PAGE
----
Did I ruin my holster?


PDA






Hunter125
September 7, 2011, 10:24 PM
I bought a leather OWB Blackhawk holster last weekend for my XDm. It was very tight to draw, but very comfortable. My dad suggested that I rub gun oil into the inside to help break it in and make the draw easier.
Well, I either way over did the oil, or shouldn't have done it in the first place. The oil soaked through the leather and discolored the outside of the holster.
I know that it at least needs to dry before I wear it, but I'm not sure what else I need to do. I am afraid it is going to leave oily spots on my clothing if it doesn't dry out enough.
Any suggestions, or is it a lost cause?
The gun does draw easier now by the way.

If you enjoyed reading about "Did I ruin my holster?" here in TheHighRoad.org archive, you'll LOVE our community. Come join TheHighRoad.org today for the full version!
Valkman
September 7, 2011, 10:30 PM
Yea it'll draw easier, because you probably ruined the holster. Never use oil on a holster - ask the maker what to do next time.

Hunter125
September 7, 2011, 11:10 PM
What should you do for breaking in a leather holster? I know you said ask the holster manufacturer, but in general, what should you do for a leather holster? I take good care of my leather boots and have cleaning oil and lotion and protectant for them, but I didn't know anything about leather holsters, so I just took my dad's advice.

The Lone Haranguer
September 7, 2011, 11:11 PM
Sorry, but I can think of nothing that will salvage it. :( Gun oils have aromatic solvents/carriers in them which will evaporate, but the oil itself doesn't, especially after it has permeated the pores of the leather. For that matter, don't even use oils made for treating leather (e.g., neatsfoot) on a holster. This is OK for shoes and boots that have to bend with your foot, but a holster must remain rigid if it is to function properly.

The Lone Haranguer
September 7, 2011, 11:14 PM
Holster break-in advice from High Noon: http://highnoonholsters.com/_Questions/_questions.html#4

GCBurner
September 7, 2011, 11:28 PM
I don't think you've got anything to lose at this point by trying drastic measures to salvage the holster. You might try de-oiling it by washing it thoroughly in hot water with something like Dawn dishwashing detergent. Towel it off and rewash until oil no longer shows on the towel. While the leather is still wet, wrap the gun in plastic wrap and fit it tightly in the holster, then let it air-dry. When it dries, it may regain most of its original stiffness.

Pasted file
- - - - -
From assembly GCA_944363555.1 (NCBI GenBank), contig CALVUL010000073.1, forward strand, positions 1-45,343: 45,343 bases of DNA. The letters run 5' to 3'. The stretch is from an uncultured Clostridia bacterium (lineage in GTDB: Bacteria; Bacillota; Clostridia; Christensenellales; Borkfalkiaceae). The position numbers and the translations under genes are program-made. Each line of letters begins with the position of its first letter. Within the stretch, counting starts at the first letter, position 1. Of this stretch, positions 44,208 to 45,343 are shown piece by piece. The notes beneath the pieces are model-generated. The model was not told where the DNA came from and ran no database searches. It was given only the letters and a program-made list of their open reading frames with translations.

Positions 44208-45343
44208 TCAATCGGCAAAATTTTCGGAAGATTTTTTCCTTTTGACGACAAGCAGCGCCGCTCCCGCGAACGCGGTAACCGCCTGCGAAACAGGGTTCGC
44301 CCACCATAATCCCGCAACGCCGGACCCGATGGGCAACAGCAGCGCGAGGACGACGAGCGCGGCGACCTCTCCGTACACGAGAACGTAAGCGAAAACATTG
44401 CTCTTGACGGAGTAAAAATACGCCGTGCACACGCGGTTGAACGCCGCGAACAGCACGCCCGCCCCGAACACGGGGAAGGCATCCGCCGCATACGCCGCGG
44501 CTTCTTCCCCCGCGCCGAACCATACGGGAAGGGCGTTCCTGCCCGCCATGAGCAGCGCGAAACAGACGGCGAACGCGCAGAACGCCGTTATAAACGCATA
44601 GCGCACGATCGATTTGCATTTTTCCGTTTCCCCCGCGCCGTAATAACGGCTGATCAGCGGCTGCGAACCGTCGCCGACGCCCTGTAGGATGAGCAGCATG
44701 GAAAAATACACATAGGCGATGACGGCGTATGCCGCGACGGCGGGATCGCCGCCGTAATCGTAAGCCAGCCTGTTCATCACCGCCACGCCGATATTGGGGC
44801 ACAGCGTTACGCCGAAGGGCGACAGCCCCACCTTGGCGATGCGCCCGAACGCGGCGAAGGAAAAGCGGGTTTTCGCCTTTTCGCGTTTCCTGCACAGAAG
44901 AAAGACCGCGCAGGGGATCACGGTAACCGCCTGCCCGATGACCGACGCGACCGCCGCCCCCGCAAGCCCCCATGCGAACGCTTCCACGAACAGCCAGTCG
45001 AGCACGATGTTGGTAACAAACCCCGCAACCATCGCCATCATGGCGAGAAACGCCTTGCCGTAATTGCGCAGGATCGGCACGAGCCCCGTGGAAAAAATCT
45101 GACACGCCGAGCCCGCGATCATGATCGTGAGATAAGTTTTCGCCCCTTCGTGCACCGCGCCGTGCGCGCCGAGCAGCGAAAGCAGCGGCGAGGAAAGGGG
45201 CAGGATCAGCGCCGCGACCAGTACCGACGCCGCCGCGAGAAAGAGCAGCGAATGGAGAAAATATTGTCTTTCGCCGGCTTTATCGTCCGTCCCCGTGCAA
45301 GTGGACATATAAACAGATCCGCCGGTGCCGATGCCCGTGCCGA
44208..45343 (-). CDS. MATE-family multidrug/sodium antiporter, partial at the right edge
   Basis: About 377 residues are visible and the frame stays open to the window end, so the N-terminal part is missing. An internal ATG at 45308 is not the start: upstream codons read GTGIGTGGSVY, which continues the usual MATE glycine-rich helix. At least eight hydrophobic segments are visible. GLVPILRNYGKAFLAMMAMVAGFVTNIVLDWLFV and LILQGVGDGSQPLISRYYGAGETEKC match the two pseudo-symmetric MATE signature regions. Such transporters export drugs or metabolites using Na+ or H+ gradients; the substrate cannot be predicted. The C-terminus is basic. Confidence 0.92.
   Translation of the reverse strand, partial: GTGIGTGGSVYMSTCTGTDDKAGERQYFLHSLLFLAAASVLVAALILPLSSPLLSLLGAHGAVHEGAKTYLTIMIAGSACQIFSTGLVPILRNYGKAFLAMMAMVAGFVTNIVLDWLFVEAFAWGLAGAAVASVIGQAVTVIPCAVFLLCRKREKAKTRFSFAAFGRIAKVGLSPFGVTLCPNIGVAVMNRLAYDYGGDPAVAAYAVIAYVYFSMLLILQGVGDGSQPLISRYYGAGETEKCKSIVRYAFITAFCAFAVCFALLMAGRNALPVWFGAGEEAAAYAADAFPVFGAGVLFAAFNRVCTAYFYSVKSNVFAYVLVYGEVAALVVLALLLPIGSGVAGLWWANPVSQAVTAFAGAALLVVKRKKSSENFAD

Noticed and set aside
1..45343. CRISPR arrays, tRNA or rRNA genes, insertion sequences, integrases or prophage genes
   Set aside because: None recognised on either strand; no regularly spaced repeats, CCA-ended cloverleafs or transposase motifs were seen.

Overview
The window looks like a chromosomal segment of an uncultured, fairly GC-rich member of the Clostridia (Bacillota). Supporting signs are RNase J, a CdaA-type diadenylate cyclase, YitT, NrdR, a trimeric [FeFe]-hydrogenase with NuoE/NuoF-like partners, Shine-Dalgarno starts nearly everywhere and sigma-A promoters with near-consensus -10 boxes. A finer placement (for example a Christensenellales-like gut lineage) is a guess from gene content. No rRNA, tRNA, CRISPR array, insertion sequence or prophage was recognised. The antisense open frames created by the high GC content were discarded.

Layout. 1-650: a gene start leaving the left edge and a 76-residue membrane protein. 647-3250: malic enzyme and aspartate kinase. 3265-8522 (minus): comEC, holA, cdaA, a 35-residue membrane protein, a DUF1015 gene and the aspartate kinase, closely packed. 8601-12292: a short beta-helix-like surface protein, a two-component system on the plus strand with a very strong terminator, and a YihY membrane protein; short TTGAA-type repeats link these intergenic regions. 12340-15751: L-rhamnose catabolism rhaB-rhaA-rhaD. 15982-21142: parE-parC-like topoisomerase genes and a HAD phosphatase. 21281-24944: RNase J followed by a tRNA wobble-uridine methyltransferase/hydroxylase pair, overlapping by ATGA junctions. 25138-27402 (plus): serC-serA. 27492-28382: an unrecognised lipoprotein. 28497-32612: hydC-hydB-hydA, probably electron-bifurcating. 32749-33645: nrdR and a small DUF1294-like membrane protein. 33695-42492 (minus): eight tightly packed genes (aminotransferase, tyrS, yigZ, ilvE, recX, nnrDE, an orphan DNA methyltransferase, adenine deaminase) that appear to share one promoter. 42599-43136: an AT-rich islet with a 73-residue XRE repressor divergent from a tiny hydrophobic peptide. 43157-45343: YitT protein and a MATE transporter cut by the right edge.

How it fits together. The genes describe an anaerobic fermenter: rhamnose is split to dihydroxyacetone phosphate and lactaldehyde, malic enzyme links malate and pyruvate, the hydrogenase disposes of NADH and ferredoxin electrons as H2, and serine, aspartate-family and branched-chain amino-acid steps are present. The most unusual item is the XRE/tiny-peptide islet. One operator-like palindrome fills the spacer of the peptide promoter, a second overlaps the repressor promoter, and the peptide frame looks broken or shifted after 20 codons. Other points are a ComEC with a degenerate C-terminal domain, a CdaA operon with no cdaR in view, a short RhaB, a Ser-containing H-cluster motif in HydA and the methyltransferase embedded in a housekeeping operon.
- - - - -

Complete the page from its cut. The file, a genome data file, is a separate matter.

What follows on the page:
If not, get a Kydex holster next time.

4thPointOfContact
September 7, 2011, 11:34 PM
Oil is for baseball gloves. My sorrows for your difficulties with the holster.
Tell dad he owes you a GOOD dinner.

Eaglestroker
September 7, 2011, 11:38 PM
Water is an even worse idea. It will likely loose its retention if you do that - chock this one up to experience and replace it.

Hunter125
September 8, 2011, 12:16 AM
It does have a thumb break if that matters. I make my own belts and have some leather finish and sealer. Would the sealer work if I put it on, or would it just make matters worse?
btw, 4thPoint - that is why he told me to put oil on it in the first place, baseball gloves

Valkman
September 8, 2011, 12:59 AM
chock this one up to experience and replace it.

I agree. Better yet, have Dad replace it. :)

Hunter125
September 8, 2011, 01:46 AM
I'm a big boy, it's not my dad's fault that I took his advice without checking into it first.

JTQ
September 8, 2011, 10:17 AM
Be thankful you learned this lesson on a Blackhawk holster and not on a Milt Sparks or Matt Del Fatti holster that you waited months on and spent over $100 (maybe waaay over) for.

Each time you buy a holster you learn something new about them. That's why most of us have more than one, sometimes many, many, more than one.

heeler
September 8, 2011, 02:50 PM
Galco sells a very small bottled product called Draw-EZ that you can put inside a new holster that supposedly will not soak into the leather or discolor it nor does it in anyway change the molded shape of the holster and it helps to speed up the break in process on new leather holsters.
I bought some for $7.00 at a small gun shop and intend to use it tonight on my two new RKBA pocket holsters.

denster
September 8, 2011, 08:03 PM
Unless you soaked it in oil you haven't ruined it, although gun oil is not a good thing for leather. Give it a couple of days and the oil will migrate through the fibers and the discoloration will go away.
The best way to break in a leather holster is just wear it with the gun in for a few hours and it will stretch slightly as it acclimates to your shape and how tightly you buckle your belt.

JDGray
September 8, 2011, 08:17 PM
Wipe it down with break clean, don't sound like it can hurt it worse than it already is. It will remove all oil;)

denster
September 8, 2011, 08:25 PM
Do not wipe is down with break cleaner. Just leave it be and it will be fine.

Strykervet
September 8, 2011, 08:30 PM
Be thankful you learned this lesson on a Blackhawk holster and not on a Milt Sparks or Matt Del Fatti holster that you waited months on and spent over $100 (maybe waaay over) for.

Each time you buy a holster you learn something new about them. That's why most of us have more than one, sometimes many, many, more than one.
Yep. Milt Sparks, my favorite, they say to only wrap the pistol in a plastic bag and then use that for a while to open it up some. I've never even done that though. I don't oil them or anything, I just use 'em.

If you were to use oil, I'd think you'd want to use the oil that they use for baseball mitts. Emu oil or whatever. But a good holster is made with leather that is sealed, and I go for horesehide when I can because it is naturally that way and a little tougher.

Yeah, lucky you learned it on a cheaper one. Go check out Milt Sparks if you want a real nice one, that VMII and a good gun belt and I never looked back. Don't oil it though.

Strykervet
September 8, 2011, 08:31 PM
I don't know if I'd use brake cleaner. That is some tough stuff. If they used a leather that isn't properly sealed you could end up damaging it more.

You should call a leathersmith in your area and ask him what to do if you want to try anything else.

JDGray
September 8, 2011, 08:31 PM